- Plan 2 would demolish six structures (Tea on the Tiber, Portalli's, Phoenix Emporium, Great Panes Art Glass Studio, Discoveries and Bean Hollow), leave an average water depth of 3.2 feet and take an estimated six years to complete for $79.5 million.
- Plan 3 would demolish four structures (Phoenix Emporium, Great Panes Art Glass Studio, Discoveries and Bean Hollow), leave an average water depth of 3.6 feet and is estimated to take four years to complete for $63.5 million. This plan involves fewer retention ponds.
- Plan 4 would demolish four structures (Phoenix Emporium, Great Panes Art Glass Studio, Discoveries and Bean Hollow), leave an average water depth of 2 feet and take an estimated five years to complete for $113.5 million to $140.5 million. This requires boring a 80- to 100-foot deep tunnel from lot F off Ellicott Mills Drive to the Patapsco River.
- Plan 5 would demolish four structures (Phoenix Emporium, Great Panes Art Glass Studio, Discoveries and Bean Hollow), leave an average water depth of 1.5 feet and is estimated to take seven years to complete for $136 million to $175 million. This requires boring the tunnel in plan 4 and an additional tunnel from New Cut Road to the Patapsco River.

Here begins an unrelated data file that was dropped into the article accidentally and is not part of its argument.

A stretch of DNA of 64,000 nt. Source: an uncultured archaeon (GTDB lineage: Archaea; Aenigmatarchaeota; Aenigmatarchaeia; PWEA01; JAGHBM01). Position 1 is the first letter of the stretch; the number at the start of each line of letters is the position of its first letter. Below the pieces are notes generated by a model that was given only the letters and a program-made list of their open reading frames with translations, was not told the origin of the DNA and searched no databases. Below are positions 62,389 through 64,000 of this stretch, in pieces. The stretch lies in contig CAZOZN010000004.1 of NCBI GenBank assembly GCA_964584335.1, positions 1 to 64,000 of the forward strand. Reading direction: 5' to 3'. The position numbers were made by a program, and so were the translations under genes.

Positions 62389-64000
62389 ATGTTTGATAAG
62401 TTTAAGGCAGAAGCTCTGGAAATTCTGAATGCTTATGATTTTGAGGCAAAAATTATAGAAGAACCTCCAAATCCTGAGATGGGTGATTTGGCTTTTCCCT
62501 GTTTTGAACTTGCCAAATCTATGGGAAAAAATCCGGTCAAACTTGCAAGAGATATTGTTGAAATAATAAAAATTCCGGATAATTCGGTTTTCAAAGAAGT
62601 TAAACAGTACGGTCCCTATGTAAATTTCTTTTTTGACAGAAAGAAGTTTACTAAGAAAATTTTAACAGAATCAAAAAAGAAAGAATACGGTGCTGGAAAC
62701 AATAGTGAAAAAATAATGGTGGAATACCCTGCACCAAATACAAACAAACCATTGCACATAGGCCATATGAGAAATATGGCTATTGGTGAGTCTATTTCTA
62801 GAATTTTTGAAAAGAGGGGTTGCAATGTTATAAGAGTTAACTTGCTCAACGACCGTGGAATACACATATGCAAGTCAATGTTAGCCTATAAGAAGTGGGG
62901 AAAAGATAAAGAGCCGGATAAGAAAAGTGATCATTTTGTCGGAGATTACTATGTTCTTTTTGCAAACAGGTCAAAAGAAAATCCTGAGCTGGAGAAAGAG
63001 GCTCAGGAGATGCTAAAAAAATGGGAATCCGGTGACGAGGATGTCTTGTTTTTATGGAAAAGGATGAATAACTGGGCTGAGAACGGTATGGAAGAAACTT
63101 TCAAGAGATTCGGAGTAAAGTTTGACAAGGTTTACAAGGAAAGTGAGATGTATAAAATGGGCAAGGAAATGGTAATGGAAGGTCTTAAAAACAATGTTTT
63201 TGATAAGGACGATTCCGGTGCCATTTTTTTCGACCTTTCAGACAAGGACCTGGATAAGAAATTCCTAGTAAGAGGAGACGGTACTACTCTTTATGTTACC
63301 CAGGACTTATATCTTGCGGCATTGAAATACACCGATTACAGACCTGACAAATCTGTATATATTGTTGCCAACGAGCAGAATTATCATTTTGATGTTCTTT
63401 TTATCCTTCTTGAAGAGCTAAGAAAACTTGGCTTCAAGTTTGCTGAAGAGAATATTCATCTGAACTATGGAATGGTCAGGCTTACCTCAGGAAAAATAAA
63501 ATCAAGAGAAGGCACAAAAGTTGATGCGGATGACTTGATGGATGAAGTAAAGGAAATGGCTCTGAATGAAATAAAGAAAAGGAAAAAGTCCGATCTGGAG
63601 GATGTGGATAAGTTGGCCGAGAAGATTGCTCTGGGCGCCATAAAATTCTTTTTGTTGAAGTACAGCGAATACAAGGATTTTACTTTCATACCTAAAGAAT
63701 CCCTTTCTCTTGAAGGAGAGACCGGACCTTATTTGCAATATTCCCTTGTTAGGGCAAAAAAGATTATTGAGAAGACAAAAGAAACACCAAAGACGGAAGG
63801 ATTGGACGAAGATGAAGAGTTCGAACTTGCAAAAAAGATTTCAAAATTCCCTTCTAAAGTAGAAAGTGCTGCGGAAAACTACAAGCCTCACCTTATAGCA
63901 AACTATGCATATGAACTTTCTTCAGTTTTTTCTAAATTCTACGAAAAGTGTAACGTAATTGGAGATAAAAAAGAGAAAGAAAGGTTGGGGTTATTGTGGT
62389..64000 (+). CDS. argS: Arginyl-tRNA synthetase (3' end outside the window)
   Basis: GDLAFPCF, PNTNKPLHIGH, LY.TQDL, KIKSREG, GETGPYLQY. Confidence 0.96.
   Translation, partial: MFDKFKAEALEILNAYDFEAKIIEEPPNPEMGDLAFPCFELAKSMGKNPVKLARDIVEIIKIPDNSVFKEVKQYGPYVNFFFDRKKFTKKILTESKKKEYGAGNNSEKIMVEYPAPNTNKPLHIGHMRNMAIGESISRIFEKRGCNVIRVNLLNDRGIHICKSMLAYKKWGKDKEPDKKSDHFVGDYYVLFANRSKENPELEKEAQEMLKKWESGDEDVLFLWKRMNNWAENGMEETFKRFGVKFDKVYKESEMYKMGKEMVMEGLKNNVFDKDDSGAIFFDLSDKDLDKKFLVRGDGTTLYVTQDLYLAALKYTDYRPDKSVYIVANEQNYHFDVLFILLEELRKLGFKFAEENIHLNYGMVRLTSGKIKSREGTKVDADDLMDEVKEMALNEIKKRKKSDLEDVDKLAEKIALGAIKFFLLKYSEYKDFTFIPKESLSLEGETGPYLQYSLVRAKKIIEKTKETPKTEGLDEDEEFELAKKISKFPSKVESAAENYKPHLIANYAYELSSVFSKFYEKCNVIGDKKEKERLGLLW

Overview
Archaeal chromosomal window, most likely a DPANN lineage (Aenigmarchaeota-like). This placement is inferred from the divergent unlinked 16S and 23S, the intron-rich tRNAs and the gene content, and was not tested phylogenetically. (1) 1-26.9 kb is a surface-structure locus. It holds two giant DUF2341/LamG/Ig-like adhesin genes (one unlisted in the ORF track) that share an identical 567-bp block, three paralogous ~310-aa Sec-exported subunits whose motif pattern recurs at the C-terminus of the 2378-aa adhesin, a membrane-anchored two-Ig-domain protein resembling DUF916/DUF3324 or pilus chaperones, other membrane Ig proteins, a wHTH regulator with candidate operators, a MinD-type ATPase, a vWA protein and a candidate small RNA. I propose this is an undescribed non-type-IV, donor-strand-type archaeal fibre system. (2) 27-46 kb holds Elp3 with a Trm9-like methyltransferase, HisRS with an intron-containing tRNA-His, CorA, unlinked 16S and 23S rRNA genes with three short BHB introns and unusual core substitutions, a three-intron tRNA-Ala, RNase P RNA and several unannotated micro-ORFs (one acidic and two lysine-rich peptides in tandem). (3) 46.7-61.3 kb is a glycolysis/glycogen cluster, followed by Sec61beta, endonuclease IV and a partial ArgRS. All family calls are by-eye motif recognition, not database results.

Ball said the decision on which option to pursue would ultimately be his. He plans to announce a decision by May 15. Officials will host a public meeting May 2 at 7 p.m at Howard High School to receive input on which plan the county should pursue. Residents can also submit testimony online at ecsafeandsound.org.
Howard County currently owns seven buildings on lower Main Street and officials hope to purchase the other three buildings. A spokesman declined to disclose how much the county paid for the properties. A review of state property records shows the county paid $985,000 for Great Panes, $600,000 for Tea on the Tiber and $1.05 million for one of the Johnson buildings.
The county has not identified funding for the multi-year project, but this year it will receive $3.4 million from the state’s capital budget. Legislation filed by Del. Courtney Watson and state Sen. Katie Fry Hester rebooted a program to provide long-term funding for state flood mitigation projects. The bill was written to prioritize historic districts affected by flooding. In the next three fiscal years, the fund will receive $8 million, and Ellicott City would receive the lion’s share, Watson has said.
The Maryland Department of Housing and Community Development announced Wednesday it would give $700,000 in additional funding for cleanup and facade projects in Ellicott City.
Nicholas Redding, president of Preservation Maryland, which opposed Kittleman’s plan, declined to take a stance on which option the nonprofit prefers, saying he has not had time to review them. He said he was pleased the number of buildings slated for demolition has been reduced.